Passed pawns: A passed pawn is a pawn that has no enemy pawns infront of it in its own file, or the file to the left and right. This means if only pawns were left on the board it could march freely to become a queen. In the endgame this is a huge threat, and so if you have a passed pawn the opponent has to stop it or risk losing. Passed pawns are meant to be pushed because the closer they et to queening, the bigger threat they are. In a kings anpawns endgame the opponents king will be fored to stop whatever else its doing and stop your pawn. Hopefully this means your king can go win the game while your opponents king is busy. Passed pawns do have weaknesses though, expecially when multiple pieces are left on the board. Often your passed pawn will be isolated and unprotected by your pawns also. As a result you have to be careful it does not rush too far ahead where you can no longer support its advance, and your opponent can simply capture your threat and come back to the rest of the game in time. The square in front of a passed pawn is often a great place to put a knight or bishop. It can block the advance of the passed pawn and will also often be safe from other attacks in the endgame. The passed pawn is apowerful threat in the endgame, but you must procedd both with caution and haste, and effectively using a passed pawn take experience.
This week take some time to get more practice with kings and pawns. Play some games where the boards starts with only the kings and pawns set up.
Take a board and throw a few pawns and the kings onto the board. Before moving anything, write down the position, who should win, and why. Now play it out a coule times. See if you can get both sides to win with reasonable moves.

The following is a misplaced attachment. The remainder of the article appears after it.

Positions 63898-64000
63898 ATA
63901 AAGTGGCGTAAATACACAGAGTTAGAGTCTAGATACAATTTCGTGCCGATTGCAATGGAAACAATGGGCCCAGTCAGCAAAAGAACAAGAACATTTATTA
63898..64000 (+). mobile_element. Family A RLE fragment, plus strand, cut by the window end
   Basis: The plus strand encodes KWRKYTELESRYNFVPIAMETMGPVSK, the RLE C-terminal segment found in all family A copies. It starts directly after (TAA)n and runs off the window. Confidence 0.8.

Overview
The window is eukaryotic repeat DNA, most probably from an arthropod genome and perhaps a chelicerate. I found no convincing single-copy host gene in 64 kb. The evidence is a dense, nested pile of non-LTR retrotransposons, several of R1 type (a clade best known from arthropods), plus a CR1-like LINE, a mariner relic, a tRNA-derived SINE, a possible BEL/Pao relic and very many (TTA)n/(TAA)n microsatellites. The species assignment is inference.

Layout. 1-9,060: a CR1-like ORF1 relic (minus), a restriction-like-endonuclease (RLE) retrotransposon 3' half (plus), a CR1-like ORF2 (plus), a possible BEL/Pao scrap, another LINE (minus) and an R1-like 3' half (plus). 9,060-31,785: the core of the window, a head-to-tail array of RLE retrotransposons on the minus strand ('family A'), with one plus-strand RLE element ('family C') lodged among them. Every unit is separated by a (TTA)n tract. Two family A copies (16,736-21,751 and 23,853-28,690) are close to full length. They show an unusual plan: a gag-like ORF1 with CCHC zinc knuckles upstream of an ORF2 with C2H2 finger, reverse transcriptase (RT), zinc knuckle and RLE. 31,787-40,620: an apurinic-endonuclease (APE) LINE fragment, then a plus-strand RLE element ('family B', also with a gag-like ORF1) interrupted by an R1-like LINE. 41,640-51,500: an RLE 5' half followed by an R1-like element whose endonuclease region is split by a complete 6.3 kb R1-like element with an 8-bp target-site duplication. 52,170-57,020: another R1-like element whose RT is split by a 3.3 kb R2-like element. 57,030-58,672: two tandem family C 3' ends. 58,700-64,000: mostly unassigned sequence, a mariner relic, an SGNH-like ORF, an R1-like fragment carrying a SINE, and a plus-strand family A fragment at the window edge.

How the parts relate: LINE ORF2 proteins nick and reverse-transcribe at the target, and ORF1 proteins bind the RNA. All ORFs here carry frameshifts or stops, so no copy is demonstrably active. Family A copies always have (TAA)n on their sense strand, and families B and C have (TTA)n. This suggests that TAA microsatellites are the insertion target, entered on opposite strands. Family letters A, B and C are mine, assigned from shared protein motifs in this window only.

Now go back to a recent King Pawn ending from one of your games and play it out from both sides. Did the game play out that way? Why or Why not?
Advanced: For the advanced player todays lesson should have made sense, seemed pretty straight forward, and maybe a bit of a review. This week review
a. when king vs king and pawn is a win or draw
b. make sure you look up, if you do not already know, how to easily se at the board if your kind is too far away to stop a pawn, or if their king is too far away to stop yours
c. Learn the Lucena position, you are at the level where this will likely come into play
I want you to create a position where the sides have kings, equal pawns, but the side with the winning position has a. more pawn islands b. no passed pawns to start c. his king behind his pawns
Once you do that create a position where thre are kings and equal pawns but the winning side has a. no passed pawns to start b. his king behind his pawns to start and c. at least one set of doubled pawns
And then if you think you can...
a. equal pawns
b. at least 1 more pawn island
c. at least 1 set of doubled pawns
d. no passed pawns to start
e. king behind the pawns to start
Thank you for reading and I hope you will join again next week when we look at the POWER OF THE KING! Remember to join the study group if you have yet to do so, and post your work in the forums. Feel free to post any feedback/suggestions/comments and I would be happy to respond.
Have a great week and good luck in all your games!